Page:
I wish I could recommend an alternative, but I have tried so many things and the only thing that worked for me was Concerta. Every case is different though. ADD/ADHD kids need a LOT of structure in their lives so I would maybe talk to his teacher and make sure his daily schedule is the same (including where he sits) and, at home, try to keep things organized and the days and weekends very structured. Make sure he is a part of the organization process so he knows where to put things and learns how to incorporate those skills in his everyday life. Making him feel important when he accomplished something is also great. Remember, it is much harder for a child with ADD/ADHD to accomplish most things than for a child without the disorder. Even the small things are a real challenge for these kids. Once he turns 7, you may want to consider medication but I am sure you and his doctor will have a better idea of what will be best for him at that point.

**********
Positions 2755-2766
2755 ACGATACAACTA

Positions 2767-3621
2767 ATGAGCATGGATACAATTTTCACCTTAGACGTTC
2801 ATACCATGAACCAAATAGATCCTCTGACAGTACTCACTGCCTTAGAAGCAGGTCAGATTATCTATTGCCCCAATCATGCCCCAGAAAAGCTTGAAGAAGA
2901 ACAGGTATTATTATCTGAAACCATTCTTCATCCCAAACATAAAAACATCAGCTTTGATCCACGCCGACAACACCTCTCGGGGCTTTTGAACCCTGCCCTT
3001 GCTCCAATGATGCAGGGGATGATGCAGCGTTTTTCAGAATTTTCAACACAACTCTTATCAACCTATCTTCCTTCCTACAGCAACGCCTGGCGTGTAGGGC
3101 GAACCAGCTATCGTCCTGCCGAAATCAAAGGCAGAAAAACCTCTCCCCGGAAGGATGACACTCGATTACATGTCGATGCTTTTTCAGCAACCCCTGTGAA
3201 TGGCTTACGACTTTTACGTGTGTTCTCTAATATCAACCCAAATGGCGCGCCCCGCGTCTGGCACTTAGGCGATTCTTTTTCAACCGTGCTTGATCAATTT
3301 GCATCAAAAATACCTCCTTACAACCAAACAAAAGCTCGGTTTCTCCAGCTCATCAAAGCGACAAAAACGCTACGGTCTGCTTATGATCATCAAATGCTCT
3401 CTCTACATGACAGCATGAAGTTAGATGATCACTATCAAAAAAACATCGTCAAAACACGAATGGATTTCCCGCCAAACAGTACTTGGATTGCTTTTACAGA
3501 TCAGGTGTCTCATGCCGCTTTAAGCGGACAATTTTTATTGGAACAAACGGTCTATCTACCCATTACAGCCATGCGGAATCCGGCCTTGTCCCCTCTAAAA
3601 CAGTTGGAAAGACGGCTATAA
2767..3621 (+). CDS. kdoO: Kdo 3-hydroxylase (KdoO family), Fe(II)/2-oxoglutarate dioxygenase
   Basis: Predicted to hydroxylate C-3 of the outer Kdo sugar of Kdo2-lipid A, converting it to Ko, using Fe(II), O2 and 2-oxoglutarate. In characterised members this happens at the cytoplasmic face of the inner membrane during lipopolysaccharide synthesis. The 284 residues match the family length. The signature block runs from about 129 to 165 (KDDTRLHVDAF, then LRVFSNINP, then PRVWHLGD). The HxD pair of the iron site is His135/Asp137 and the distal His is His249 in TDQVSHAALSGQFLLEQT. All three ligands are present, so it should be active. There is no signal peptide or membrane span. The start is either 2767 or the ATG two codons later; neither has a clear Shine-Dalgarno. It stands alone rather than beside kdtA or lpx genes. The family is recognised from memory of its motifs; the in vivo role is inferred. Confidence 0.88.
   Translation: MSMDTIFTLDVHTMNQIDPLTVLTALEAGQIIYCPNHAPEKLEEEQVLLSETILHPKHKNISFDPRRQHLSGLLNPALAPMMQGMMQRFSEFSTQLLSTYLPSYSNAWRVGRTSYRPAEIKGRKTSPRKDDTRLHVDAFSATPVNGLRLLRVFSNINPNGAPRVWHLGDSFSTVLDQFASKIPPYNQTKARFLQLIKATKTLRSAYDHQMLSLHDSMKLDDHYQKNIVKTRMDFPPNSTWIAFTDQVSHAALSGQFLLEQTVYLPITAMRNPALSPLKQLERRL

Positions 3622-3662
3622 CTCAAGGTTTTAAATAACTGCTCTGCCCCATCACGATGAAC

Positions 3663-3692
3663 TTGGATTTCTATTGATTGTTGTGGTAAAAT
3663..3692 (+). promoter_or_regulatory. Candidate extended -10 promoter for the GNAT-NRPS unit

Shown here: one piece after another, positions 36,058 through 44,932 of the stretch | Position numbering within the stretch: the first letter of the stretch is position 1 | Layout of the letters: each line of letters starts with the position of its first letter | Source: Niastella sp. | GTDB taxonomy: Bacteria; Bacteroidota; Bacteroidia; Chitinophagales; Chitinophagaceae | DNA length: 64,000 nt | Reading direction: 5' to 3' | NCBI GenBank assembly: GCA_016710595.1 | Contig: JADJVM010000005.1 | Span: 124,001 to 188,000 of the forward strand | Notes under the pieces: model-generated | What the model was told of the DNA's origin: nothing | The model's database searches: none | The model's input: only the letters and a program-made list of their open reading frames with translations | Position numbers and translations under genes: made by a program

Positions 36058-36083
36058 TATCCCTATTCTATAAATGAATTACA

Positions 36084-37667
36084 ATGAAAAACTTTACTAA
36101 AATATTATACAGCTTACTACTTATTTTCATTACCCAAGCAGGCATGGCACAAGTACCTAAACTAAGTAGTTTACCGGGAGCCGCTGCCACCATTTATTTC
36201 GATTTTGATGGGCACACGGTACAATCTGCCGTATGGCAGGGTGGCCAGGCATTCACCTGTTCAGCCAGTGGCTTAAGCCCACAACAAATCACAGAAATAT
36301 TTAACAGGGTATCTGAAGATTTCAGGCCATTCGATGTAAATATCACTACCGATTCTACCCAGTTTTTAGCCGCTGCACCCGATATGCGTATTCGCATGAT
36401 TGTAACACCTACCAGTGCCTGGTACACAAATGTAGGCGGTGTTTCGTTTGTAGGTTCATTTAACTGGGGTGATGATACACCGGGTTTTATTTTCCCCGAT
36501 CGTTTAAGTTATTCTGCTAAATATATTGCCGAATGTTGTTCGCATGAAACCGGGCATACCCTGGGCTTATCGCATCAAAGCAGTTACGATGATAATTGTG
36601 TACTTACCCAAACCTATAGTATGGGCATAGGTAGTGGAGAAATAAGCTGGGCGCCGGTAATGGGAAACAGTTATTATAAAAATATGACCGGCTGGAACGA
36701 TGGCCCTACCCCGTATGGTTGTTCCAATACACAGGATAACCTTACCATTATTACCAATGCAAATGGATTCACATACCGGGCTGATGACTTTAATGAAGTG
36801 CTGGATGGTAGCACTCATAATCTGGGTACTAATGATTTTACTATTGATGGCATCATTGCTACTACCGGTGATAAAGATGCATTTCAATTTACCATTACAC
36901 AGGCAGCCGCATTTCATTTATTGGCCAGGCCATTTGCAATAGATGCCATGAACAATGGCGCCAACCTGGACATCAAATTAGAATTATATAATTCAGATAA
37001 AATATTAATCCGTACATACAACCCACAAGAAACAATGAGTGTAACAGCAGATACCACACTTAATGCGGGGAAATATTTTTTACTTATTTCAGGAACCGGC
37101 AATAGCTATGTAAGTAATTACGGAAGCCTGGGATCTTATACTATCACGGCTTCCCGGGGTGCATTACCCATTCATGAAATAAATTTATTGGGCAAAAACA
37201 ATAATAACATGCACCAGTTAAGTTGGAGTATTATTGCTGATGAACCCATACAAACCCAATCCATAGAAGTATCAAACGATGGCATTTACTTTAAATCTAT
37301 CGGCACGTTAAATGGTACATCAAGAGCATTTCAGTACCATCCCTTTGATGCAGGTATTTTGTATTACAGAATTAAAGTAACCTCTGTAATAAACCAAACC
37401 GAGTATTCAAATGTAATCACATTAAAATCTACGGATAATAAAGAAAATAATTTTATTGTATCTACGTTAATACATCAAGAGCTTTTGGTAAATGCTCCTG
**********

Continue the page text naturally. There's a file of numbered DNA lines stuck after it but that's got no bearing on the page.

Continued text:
I saw this program on PBS the other day and it really helped my husband understand what I go through and how my mind works. I don't know if you can view the video on this site but it does have some helpful resources.

Sorry for the super long post! As a teacher, I have seen a lot of kids with ADHD and I see how the parents struggle (and remember how my parents struggled) so I hope I can help. IMHO, ADHD kids are awesome. Maybe see him as natural sleep medication for you because I am sure you are wiped out at the end of the day and can't wait to go to bed :)

VirginiaPeanuts (rep: 12.4k) posted Mar 05, 2012